Pneumatic systems are part of many industries. It is part of any process that uses compressed gasses with applications in mining, instrumentation, construction and dentistry. Like hydraulic systems, pneumatic systems also use fluid power. Since these systems deal with compressed air, we need fittings that are air-tight, strong and durable, such as brass pneumatic fittings.
Pneumatic systems are simple to run and efficient. However, to ensure reliability and safety one does have to ensure the right pneumatic fittings. These are parts that connect the parts of pneumatic system, namely the hoses, pipes and tubes. They are required to have a tighter seal than usual hydraulic systems.
A small error in the fittings can cause the entire pneumatic system to collapse. It is often the nuts and bolts that connect various parts that give way and the fault almost always lies in faulty selection or inadequate supervision. So, it’s important that we start right. Here are some of the factors that have to be kept in mind when selecting pneumatic air fittings:
Pneumatic fittings are rated according to the pressure range that they operate in. In most industrial pneumatic systems, working pressure ranges from 80 to 100 psi. It is important that we stick to the range — both the upper and lower limit. Operating above or below the range will cause the eventual failure of the system.
Since they are often an important component of various instrumentation mechanisms, pneumatic systems are found in all kind of applications and environments. This includes environments that can be quite corrosive, such as marine applications and underwater installations. This will obviously require the fittings to be able to withstand the effect of such hostile environments.
This is where brass pneumatic fittings have such a great advantage. Brass is highly resistant to corrosive elements with some types of brass specially designed to withstand seawater or high exposure to other such elements.
Pneumatic fittings also come specified with a temperature range. This is to ensure that these are used only in the right temperature settings. A lower or higher temperature will effect the sealing and eventually cause its failure.
Just as there are many types of pneumatic systems, ether are also different types. These include ball and sleeve fittings, compression fittings, crimp fittings, end fittings, push-to-connect and threaded fittings. Each of these has their own advantages and disadvantages that will suit a particular project. For instance, ball and sleeve fittings are very useful where we need to frequent disconnect and then reconnect, while compression fittings are used whenever we are dealing with considerable compressive force.
Since the entire function of the fitting is to fit into a system, the size is very important. Once you have decided on the types of fitting, the sizing is the most important factor. Sizing is instrumental in ensuring that we have an airtight fit. A wrong-sized part will be completely unsuccessful in forming a tight seal. When undersize or oversize, the fitting will not fix and fail its purpose.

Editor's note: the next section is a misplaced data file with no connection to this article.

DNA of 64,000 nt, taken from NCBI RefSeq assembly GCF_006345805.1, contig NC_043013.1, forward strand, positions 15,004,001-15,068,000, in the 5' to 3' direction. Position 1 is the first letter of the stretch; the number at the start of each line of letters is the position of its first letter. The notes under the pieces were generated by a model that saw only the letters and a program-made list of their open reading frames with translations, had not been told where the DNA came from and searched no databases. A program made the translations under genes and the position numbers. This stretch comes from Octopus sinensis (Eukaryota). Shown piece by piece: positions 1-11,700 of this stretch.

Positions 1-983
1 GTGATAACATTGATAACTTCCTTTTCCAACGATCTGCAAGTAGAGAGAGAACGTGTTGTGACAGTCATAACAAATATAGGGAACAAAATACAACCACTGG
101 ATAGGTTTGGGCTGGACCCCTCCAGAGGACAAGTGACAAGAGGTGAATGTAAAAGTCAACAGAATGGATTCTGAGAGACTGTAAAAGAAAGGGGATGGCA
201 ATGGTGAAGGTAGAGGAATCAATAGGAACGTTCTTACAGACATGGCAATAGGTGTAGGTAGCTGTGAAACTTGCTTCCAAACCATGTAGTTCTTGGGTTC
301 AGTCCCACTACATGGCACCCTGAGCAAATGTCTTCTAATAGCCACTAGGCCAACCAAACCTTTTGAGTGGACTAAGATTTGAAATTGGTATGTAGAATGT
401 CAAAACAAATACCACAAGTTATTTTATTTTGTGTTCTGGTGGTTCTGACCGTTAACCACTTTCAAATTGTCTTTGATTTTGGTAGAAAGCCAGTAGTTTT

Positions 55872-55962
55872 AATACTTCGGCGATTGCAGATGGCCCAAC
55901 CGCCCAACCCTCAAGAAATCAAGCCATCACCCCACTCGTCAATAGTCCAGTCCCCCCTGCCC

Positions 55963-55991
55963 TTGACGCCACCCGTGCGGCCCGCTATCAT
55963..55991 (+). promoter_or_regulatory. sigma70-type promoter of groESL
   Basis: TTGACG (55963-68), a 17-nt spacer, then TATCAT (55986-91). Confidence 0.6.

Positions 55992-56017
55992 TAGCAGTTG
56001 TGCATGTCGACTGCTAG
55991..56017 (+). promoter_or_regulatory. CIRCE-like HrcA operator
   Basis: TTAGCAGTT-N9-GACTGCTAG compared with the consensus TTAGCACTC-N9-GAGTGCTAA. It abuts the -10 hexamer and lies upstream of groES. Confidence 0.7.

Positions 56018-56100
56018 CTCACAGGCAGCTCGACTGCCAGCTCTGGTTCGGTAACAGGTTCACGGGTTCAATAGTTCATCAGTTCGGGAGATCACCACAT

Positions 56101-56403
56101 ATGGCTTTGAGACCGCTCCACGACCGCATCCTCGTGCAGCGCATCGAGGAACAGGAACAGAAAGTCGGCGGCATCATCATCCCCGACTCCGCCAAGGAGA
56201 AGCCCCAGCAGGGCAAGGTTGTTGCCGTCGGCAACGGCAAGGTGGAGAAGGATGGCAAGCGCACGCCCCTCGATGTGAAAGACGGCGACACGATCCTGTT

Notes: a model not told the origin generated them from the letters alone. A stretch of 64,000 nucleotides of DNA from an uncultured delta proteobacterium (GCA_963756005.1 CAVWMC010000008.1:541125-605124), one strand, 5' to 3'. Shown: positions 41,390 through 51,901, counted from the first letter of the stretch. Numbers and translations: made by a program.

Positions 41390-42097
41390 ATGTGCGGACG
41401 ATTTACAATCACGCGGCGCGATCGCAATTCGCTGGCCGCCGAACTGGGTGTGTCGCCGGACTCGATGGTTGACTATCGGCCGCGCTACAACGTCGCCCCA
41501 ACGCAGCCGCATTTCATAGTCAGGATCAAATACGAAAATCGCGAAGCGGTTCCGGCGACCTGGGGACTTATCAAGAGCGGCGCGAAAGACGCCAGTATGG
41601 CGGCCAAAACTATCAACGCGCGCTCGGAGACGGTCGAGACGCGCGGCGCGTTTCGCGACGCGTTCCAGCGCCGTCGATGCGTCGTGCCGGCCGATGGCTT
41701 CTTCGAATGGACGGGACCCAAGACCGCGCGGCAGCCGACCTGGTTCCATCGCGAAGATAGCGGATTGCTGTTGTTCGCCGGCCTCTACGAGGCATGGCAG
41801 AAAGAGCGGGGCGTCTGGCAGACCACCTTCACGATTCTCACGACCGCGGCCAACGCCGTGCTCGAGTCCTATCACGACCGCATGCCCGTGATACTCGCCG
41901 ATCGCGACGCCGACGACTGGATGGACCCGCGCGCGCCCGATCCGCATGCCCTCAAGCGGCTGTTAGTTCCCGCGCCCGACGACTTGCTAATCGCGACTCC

To determine the size of the fitting, we have to measure the size of the part it connects to. Parts like tubes, pipes and hoses have both an outer and inner diameter. These are clearly mentioned as ID (inner diameter) or OD (outer diameter). When selecting a fitting, you have to determine which diameter you will be using, that is whether it will be used at the inner side or the outer diameter. So, a 1 inch OD will require a 1 inch OD fitting.
If you are dealing with threaded fittings, there are multiple sizing requirements that you have to keep in mind. For instance, male and female surface will have their own thread size. The thread size, in turn, is calculated according to the ID of the connecting vessel.
Each fitting is good at performing a certain function. The function of the fitting will determine the particular fitting you need within a type. For instance, fittings which are meant to manipulate pipe lengths include adapters, couplings, unions, caps and plugs. Fittings that are added to change the vessels directions include elbow, tee and cross.
Finally, comes the material. There are many materials available in fittings today, including plastics, composites and metals like aluminium, steel, stainless steel and brass.
Brass pneumatic fittings are a popular choice because these are resistant to corrosion, with good conductivity and ductility in high temperature. Its mach inability makes it a popular choice in compression and threaded pneumatic fittings.